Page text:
Over in the “Towline Tension” thread @ski6jones
added this really insightful post:I had a coach ask me a question about what I wanted to be doing at some point in the course. I fumbled and bumbled my words and couldn't formulate a cogent answer. His comment to me was you should be able to tell me what you're trying to accomplish at every point in the course. Until he said that it never even occurred to me to try. So I went and tried to write it all down. Was that ever enlightening! I had pieces and parts but nothing continuous. I even found some contradictory ideas.
He went on about how that comment was super helpful in furthering his understanding of his skiing.
In thinking about this idea, I thought about all the skiing posts, tutorials, and podcasts I've listened to. They're almost always some great skier writing/talking about what they think or do at one specific part of the course. What we usually miss though is the larger context - what did they think/do in the previous part of the course, and what happens to them at the next part of the course. As we all know, they're all connected.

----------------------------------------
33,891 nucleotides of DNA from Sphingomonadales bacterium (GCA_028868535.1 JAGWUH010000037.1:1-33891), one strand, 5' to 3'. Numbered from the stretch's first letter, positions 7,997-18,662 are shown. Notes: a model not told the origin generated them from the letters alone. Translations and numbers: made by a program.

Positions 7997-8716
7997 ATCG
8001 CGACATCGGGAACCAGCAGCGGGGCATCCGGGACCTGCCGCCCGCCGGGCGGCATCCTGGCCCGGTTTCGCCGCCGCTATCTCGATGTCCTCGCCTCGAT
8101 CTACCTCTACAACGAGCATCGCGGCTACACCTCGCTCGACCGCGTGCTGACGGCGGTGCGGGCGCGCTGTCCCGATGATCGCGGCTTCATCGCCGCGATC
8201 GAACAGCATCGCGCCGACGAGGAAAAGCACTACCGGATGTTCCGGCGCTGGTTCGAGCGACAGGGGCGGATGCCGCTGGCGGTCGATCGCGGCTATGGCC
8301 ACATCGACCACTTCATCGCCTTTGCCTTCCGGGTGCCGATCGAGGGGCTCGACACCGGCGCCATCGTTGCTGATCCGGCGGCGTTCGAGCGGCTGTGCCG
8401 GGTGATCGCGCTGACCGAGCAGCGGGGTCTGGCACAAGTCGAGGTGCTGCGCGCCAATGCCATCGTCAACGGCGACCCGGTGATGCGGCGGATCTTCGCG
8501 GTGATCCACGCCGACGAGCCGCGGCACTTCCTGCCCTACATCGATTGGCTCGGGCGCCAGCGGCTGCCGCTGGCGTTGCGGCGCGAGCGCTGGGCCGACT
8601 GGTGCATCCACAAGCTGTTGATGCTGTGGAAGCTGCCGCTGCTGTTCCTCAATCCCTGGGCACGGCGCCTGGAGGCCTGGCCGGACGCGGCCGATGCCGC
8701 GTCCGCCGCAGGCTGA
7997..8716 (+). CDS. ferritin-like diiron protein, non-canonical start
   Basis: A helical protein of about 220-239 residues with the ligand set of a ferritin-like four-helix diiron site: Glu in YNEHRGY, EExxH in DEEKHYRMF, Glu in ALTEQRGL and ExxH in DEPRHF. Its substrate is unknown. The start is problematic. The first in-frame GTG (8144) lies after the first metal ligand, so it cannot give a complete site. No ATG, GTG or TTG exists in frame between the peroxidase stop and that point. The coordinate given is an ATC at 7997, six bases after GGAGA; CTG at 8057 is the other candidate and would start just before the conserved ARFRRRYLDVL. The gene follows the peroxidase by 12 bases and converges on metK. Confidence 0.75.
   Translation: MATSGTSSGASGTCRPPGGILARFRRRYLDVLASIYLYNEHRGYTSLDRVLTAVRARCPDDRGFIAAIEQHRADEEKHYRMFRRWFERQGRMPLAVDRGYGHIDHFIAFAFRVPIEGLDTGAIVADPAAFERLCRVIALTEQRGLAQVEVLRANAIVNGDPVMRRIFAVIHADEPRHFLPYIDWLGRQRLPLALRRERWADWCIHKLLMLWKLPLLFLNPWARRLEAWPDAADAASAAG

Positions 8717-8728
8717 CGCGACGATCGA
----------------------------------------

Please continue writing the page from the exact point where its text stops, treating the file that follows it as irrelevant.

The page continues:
Additionally, differences in nomenclature or just unintuitive descriptions (like "leading shoulder") can easily confuse an inexperienced skier. But if you're able to follow a skier's description from beginning to end, I think they'd be more likely to grasp what's being described.
So the question is, do you guys agree? Would it be helpful for less experienced skiers (perhaps even for more experienced skiers too?) if we had a number of start-to-finish written descriptions of what an accomplished skier thinks/does at each and every point in the course?
And if you do think this is a good idea - would you take the time and think through what you do at every step, and write it all out to share with everyone?
If there's interest in this idea…then we can work on defining the different parts of the course (for consistency), and maybe even some common nomenclature to make it easy to follow.